But, here's the sticky wicket, when a project actually gets the green light, all of that fun, cool, interesting bs you added in is quickly yanked out to cries of "what were you thinking", "we can't afford that", and "you don't know the budget".  It's sad but true.  So, as a producer and writer, you have to scale back your writing and think about what can be produced.  That car chase ain't gonna work on this budget, maybe a run through the streets.  Oops, can't pull of 30 second flyover of Los Angeles.  All of those cool moments you added in as a writer immediately pop out of your head.  Even if you could afford the 30 second flyover, is there a better way to use that money?


Writing for the page and writing to be spoken are two very different things.  Things that sound good on the page and sound good in people's heads sounds terrible when spoken out loud.  Unless you're Tarrentino, maybe Kevin Smith, that dialog you love is gonna have to change.  Sometimes, you might have to make scripts much more dependent on dialog because you're locations fall through, or because the action can only take up 10% of the overall structure.  Other times, you realize too far into prep that the writer you cast can't act quite as well as you thought, and you have to start gutting dialog because it's too late to recast them.  Still at other times, maybe you wrote your script for a nerdy white rich teenager and you end up casting a street smart African American in his 30s.  Well, that's a big change in the script you have to deal with.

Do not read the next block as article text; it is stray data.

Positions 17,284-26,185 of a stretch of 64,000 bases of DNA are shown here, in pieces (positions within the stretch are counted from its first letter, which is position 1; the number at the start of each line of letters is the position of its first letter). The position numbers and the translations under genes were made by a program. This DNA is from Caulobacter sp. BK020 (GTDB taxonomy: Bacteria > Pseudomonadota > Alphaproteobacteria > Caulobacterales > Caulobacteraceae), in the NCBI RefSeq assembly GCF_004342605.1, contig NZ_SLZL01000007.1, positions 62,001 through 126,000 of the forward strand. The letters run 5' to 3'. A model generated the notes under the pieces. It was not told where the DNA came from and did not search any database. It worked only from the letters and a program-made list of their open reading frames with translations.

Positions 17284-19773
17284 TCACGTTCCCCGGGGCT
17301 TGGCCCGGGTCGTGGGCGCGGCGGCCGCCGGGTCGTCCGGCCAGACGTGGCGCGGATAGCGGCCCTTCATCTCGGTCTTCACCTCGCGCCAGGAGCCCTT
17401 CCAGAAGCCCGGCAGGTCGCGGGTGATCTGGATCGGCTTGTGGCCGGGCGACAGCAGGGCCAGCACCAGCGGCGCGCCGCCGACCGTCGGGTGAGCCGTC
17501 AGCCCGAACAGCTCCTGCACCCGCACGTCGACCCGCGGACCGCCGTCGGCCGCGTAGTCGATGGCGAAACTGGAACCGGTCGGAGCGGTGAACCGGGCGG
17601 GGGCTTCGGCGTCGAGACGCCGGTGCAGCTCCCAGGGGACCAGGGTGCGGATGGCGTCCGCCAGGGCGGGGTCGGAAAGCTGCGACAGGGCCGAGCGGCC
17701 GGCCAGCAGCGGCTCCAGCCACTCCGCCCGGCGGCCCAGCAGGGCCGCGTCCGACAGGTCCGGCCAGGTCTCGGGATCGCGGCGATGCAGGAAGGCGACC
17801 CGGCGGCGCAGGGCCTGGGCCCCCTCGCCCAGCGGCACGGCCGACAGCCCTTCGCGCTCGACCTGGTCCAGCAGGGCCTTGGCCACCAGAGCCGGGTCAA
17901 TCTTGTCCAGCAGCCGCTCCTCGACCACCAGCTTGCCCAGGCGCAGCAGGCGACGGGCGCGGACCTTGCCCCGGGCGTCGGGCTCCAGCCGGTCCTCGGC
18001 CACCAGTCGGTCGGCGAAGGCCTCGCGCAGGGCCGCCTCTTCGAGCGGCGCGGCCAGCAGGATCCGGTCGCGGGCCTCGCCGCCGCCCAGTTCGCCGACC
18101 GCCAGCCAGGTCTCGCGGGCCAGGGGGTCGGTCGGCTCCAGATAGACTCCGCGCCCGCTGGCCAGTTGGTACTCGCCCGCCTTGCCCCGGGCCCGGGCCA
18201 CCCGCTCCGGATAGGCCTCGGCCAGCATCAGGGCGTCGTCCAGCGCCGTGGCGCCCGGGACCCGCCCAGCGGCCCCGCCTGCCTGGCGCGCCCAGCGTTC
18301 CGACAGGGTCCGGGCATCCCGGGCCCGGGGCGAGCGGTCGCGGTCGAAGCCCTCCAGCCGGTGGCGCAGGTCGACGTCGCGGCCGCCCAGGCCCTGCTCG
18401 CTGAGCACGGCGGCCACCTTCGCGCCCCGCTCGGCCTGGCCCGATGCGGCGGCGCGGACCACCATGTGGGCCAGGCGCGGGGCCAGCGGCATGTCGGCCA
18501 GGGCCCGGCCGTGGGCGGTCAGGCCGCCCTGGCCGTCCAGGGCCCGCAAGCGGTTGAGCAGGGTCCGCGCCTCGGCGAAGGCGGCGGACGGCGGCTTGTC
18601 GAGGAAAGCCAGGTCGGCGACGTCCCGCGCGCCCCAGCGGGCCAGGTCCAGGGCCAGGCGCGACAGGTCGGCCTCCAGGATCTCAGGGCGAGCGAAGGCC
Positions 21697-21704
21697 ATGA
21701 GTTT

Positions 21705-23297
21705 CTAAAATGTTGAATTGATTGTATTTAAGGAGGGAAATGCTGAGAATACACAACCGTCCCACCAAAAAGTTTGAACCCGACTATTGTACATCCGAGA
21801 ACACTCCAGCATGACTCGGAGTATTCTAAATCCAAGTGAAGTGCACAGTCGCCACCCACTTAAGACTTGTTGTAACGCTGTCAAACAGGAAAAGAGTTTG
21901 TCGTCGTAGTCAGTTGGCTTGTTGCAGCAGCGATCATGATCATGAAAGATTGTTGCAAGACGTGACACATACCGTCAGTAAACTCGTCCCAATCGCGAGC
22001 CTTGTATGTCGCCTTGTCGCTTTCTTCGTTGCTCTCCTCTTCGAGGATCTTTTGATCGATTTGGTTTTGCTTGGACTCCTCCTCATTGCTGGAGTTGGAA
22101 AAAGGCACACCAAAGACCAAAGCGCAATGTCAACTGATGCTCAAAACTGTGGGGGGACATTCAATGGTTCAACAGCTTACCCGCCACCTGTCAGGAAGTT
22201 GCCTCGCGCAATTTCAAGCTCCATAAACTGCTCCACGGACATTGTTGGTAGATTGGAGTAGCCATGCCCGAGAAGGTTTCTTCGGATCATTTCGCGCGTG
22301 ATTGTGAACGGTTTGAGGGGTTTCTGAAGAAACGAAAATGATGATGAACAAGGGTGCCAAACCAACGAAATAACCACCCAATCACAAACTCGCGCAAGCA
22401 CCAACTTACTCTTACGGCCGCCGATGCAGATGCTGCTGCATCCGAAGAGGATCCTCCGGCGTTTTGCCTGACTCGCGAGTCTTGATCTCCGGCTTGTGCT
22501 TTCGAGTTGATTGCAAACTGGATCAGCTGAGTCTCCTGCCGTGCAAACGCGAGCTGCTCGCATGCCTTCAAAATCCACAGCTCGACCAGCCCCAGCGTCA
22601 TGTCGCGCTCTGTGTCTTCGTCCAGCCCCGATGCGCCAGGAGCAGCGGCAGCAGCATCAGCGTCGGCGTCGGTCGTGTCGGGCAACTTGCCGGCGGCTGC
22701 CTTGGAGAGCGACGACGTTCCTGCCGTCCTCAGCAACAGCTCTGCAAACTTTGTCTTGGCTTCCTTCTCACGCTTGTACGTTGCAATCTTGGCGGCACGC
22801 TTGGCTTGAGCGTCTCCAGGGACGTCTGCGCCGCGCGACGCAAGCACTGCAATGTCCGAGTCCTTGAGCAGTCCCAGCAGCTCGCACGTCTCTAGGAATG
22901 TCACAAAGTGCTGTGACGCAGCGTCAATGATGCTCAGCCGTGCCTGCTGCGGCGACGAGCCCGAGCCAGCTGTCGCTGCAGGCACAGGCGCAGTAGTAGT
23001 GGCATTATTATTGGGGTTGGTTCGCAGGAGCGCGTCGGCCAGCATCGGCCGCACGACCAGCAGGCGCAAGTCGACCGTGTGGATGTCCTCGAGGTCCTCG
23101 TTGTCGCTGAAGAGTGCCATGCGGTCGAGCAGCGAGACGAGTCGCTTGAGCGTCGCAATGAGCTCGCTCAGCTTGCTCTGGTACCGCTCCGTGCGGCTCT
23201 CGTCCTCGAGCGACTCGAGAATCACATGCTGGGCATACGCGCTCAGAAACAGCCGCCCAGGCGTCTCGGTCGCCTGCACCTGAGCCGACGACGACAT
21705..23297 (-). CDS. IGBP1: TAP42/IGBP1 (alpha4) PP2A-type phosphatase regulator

In addition, you might have 50 speaking role in the project, but the budget can only support 10, so parts have to be hacked, melded, swapped, combined, and generally mutated to the confines of the budget.  


You're script calls for 20 locations, all of them with equal screen time.  However, your budget can only support 5 locations and only 2 main locations which have to encompass 85% of the script.  That's an issue.  What are you going to do as a writer and/or producer?  You gotta significantly change the script or scrap the project and chances are next to nothing you're going to scrap a greenlit project, unless you're either really well off or really principled. 

Why does it matter how many location you use?  Here's an non-exhaustive list: 

1) If you have 20 scenes in the same location, you can bang out a lot more in a day than if you have 1. 
2) Every time one changes locations in a day, the entire cast and crew has to move, called a company move, but that time, better spent shooting, is instead used to pack and unpack gear.
3) You can often store gear in a space overnight if you're shooting in the same location the next day, which cuts down on your tear down at the end of the night. 
4)  Locations are expensive, and the longer you can keep a location, the more of a deal you get on it.  A location could cost 10k for the day, or 20k for the week.  If you're trying to find a free location, it's a lot easier to find 1 free location than 20.  Trust me. 

For all those reasons and more, less locations are more cost effective.  A small scale project in my eyes (and many others) is seen as under 8 actors and under 5 locations.